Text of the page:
The transmission of data over the output physical medium 102 is divided in sequential transmission periods, each transmission period having an integer duration K schematically shown at 108.

In accordance with the invention, each output queue Q(j) is ascribed a desired transmission bandwidth apportionment A(j). The ascribed value A(j) to each output queue 112 is an integer corresponding to a fraction of the transmission period K, such that the processing time required to serve all transmission bandwidth apportionments add up to the transmission period K. The choice of performing integer calculations ensures fast real-time processing.

Although the A(j)'s implicitly represent fractional portions of the time period K, it may be computationally more efficient to specify A(j) values in terms of bits, bytes, octets, cells, frames, etc. Persons of ordinary skill in the art would appreciate that the units used cancel out regardless of the design choice implemented. To facilitate understanding of the concepts presented herein, the values held by A(j)'s, C(j)'s, and L will be understood to be expressed in bytes heretofore.

A second parameter used in sequencing queue servicing is the length L of each PDU 106. While each A(j) represents a portion, measured in bytes as indicated hereinabove, of the transmission period K to be devoted to transmission of PDUs associated with output queue Q(j), each PDU length L represents the amount of data actually transmitted in servicing a particular output queue as each PDU is transmitted therefrom. The PDU length L includes the actual PDU payload length and may additionally account for: transmission guard gaps, padding, existing headers, headers added by lower transmission protocol layers, etc.

In accordance with a preferred embodiment of the invention, a credit counter C(j) is associated with each output queue Q(j) and each output queue Q(j) is serviced if and only if there is at least one PDU awaiting transmission in an ordered fashion biased towards servicing the output queue Q(j) having the lowest credit counter C(j), first.

Initially the credit counters C(j) are set to 0 (zero).

Each credit counter C(j) is changed upon servicing the corresponding output queue Q(j) and the transmission of a PDU 106 of length L from that output queue Q(j) over the physical transmission medium 102.

If the credit counter C(j) is greater or equal to zero, the credit counter C(j) is assigned the value of length L of the PDU 106 just transmitted. If the credit counter C(j) is less than zero, then the credit counter C(j) is assigned the value C(j)+L. Therefore as each PDU 106 is transmitted, the simple process described herein assigns the lesser of L and C(j)+L to the corresponding credit counter C(j) with minimal computation.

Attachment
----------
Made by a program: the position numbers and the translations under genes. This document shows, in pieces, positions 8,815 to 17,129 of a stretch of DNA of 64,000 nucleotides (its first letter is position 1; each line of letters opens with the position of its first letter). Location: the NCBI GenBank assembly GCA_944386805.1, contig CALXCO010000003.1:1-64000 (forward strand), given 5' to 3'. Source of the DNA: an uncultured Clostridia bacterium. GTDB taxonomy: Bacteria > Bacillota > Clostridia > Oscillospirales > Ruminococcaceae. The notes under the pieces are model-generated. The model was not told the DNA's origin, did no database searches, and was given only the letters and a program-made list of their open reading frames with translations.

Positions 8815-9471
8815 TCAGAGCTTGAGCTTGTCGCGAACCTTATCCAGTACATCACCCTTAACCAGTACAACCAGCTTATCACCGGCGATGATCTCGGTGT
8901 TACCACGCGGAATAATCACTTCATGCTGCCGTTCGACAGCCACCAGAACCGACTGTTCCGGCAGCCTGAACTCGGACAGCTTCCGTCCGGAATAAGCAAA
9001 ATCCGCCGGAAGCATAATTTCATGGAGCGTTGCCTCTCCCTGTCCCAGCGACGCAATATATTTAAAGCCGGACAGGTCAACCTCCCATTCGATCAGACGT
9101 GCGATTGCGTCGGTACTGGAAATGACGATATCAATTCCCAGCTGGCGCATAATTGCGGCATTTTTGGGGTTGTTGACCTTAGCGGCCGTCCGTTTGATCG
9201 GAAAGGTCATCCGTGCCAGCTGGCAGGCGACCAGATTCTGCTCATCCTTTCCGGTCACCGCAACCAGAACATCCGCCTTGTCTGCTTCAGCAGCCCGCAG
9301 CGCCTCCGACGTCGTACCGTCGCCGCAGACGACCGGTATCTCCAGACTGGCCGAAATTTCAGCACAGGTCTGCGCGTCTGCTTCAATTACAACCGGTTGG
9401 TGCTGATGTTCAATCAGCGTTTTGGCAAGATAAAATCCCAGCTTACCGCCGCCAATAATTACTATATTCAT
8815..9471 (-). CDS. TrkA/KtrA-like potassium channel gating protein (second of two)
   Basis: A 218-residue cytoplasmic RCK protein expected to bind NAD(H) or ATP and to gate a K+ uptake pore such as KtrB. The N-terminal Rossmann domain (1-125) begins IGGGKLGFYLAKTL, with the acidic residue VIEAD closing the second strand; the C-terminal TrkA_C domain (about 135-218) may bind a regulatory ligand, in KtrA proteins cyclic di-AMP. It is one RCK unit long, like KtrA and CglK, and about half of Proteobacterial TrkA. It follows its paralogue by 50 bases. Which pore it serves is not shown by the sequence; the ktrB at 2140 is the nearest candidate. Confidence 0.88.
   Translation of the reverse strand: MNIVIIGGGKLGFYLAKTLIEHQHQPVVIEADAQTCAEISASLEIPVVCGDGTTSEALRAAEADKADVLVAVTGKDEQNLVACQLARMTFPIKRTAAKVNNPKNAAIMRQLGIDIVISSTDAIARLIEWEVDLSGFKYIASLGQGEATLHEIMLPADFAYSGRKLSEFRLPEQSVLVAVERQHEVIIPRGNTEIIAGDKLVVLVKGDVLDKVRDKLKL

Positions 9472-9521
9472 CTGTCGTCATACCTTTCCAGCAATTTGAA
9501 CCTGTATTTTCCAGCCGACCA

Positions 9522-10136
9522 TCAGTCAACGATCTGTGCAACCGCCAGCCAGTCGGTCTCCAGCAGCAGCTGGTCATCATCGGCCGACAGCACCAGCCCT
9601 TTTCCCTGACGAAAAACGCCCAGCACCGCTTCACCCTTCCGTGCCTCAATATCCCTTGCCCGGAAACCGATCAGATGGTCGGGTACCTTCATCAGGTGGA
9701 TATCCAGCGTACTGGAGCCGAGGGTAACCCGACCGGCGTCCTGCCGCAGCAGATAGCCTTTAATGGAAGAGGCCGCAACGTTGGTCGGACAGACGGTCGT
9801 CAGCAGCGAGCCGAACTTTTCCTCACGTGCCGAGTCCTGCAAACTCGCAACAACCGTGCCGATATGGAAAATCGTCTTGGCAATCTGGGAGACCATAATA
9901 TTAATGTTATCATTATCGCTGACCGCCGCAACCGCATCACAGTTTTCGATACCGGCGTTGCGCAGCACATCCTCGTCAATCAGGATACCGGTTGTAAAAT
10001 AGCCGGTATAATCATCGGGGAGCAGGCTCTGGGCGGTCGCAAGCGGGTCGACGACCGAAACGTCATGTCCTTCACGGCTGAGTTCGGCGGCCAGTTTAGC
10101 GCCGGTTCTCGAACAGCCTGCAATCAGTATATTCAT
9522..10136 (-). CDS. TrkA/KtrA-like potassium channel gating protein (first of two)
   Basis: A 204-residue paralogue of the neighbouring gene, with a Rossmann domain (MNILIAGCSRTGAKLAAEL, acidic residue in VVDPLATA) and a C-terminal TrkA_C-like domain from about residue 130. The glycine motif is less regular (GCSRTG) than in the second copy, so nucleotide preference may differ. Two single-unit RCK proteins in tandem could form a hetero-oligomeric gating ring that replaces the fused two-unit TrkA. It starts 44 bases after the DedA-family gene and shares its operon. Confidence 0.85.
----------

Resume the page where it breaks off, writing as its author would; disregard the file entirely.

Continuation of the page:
Once per transmission period K, the output queues Q(j) are examined for PDUs 106 pending transmission. If a particular output queue Q(j) contains at least one PDU 106 pending transmission, then the corresponding credit counter C(j) is assigned the value C(j)−A(j). If a particular output queue Q(j) is found empty, the corresponding credit counter C(j) is left unchanged.

During the output queue service sequencing process the credit counters C(j) may contain negative values. C(j)'s having negative values represent output queues Q(j) which have been shortchanged with respect to the transmission of PDUs 106.

FIG. 2 is a flow diagram depicting a process of sequencing output queue servicing in accordance with an embodiment of the invention. This output queue service sequencing process is a serial one, the invention is not limited to serial implementations of emulated weighted fair queuing techniques. An exemplary parallel implementation of the output queue service sequencing process is described below with reference to FIG. 3, FIG. 4 and FIG. 5.

The output queue service sequencing process is started in step 200. Prior to the start of a first transmission period K, all credit counters C(j) are loaded with 0 (zero) values in step 202.

A serviceable output queue Q(j) having the lowest credit value C(j) is found in step 204. Exemplary processes of finding a serviceable output queue having the lowest credit value are presented below with reference to FIG. 6 and FIG. 7.

The serviceable output queue having the lowest credit value is selected in step 206 and serviced by transmitting at least one PDU over the transmission medium 102 in step 208. The credit counter C(j) corresponding to the serviced output queue Q(j) is set to the minimum between the length L of the at least one transmitted PDU and C(j)+L in step 210.

The process resumes from step 204 if a transmission period K has not elapsed, fact ascertained in step 212.

If the transmission period K has elapsed in step 212, the process selects in step 214 a first output queue Q(j) and if it is found, in step 216, to contain at least one PDU pending transmission, the associated credit counter C(j) is set to C(j)−A(j) in step 218.

If the selected output queue does not contain at least one pending PDU in step 216 or subsequent to the assignment in step 218, the process identifies in step 220 whether the selected output queue Q(j) is the last output queue to be processed.

If the selected output queue Q(j) is not the last output queue to be processed, then the process selects, in step 222, a next output queue and resumes from step 216.

Subsequent to identifying the last output queue to be processed in step 220, the process proceeds with finding a serviceable output queue having a lowest credit value, in step 204.

The process depicted in FIG. 2 is a sequential queue service sequencing process. A person of ordinary skill in the art would understand that equivalent queue service sequencing processes can be implemented such as but not limited to the parallel process depicted in FIG. 3, FIG. 4, and FIG. 5.